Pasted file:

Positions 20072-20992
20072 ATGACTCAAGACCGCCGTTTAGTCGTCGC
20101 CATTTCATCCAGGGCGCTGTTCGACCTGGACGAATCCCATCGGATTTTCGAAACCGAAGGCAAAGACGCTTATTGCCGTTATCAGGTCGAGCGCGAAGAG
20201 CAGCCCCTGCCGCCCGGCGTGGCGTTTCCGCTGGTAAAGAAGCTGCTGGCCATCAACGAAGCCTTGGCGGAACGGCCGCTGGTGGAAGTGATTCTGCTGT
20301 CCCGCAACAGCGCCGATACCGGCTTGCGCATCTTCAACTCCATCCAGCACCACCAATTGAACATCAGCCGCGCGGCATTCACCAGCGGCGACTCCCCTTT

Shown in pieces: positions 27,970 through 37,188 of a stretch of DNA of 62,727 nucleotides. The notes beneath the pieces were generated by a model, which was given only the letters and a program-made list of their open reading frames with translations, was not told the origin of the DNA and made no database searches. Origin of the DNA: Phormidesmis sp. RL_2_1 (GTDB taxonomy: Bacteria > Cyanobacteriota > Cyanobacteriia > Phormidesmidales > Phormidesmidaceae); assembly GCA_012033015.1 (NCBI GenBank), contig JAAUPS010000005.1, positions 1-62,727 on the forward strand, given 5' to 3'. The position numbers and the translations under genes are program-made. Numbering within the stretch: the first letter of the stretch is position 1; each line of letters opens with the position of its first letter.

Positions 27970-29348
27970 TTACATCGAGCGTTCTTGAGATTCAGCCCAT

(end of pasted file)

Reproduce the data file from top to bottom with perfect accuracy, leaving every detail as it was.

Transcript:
Positions 20072-20992
20072 ATGACTCAAGACCGCCGTTTAGTCGTCGC
20101 CATTTCATCCAGGGCGCTGTTCGACCTGGACGAATCCCATCGGATTTTCGAAACCGAAGGCAAAGACGCTTATTGCCGTTATCAGGTCGAGCGCGAAGAG
20201 CAGCCCCTGCCGCCCGGCGTGGCGTTTCCGCTGGTAAAGAAGCTGCTGGCCATCAACGAAGCCTTGGCGGAACGGCCGCTGGTGGAAGTGATTCTGCTGT
20301 CCCGCAACAGCGCCGATACCGGCTTGCGCATCTTCAACTCCATCCAGCACCACCAATTGAACATCAGCCGCGCGGCATTCACCAGCGGCGACTCCCCTTT

Shown in pieces: positions 27,970 through 37,188 of a stretch of DNA of 62,727 nucleotides. The notes beneath the pieces were generated by a model, which was given only the letters and a program-made list of their open reading frames with translations, was not told the origin of the DNA and made no database searches. Origin of the DNA: Phormidesmis sp. RL_2_1 (GTDB taxonomy: Bacteria > Cyanobacteriota > Cyanobacteriia > Phormidesmidales > Phormidesmidaceae); assembly GCA_012033015.1 (NCBI GenBank), contig JAAUPS010000005.1, positions 1-62,727 on the forward strand, given 5' to 3'. The position numbers and the translations under genes are program-made. Numbering within the stretch: the first letter of the stretch is position 1; each line of letters opens with the position of its first letter.

Positions 27970-29348
27970 TTACATCGAGCGTTCTTGAGATTCAGCCCAT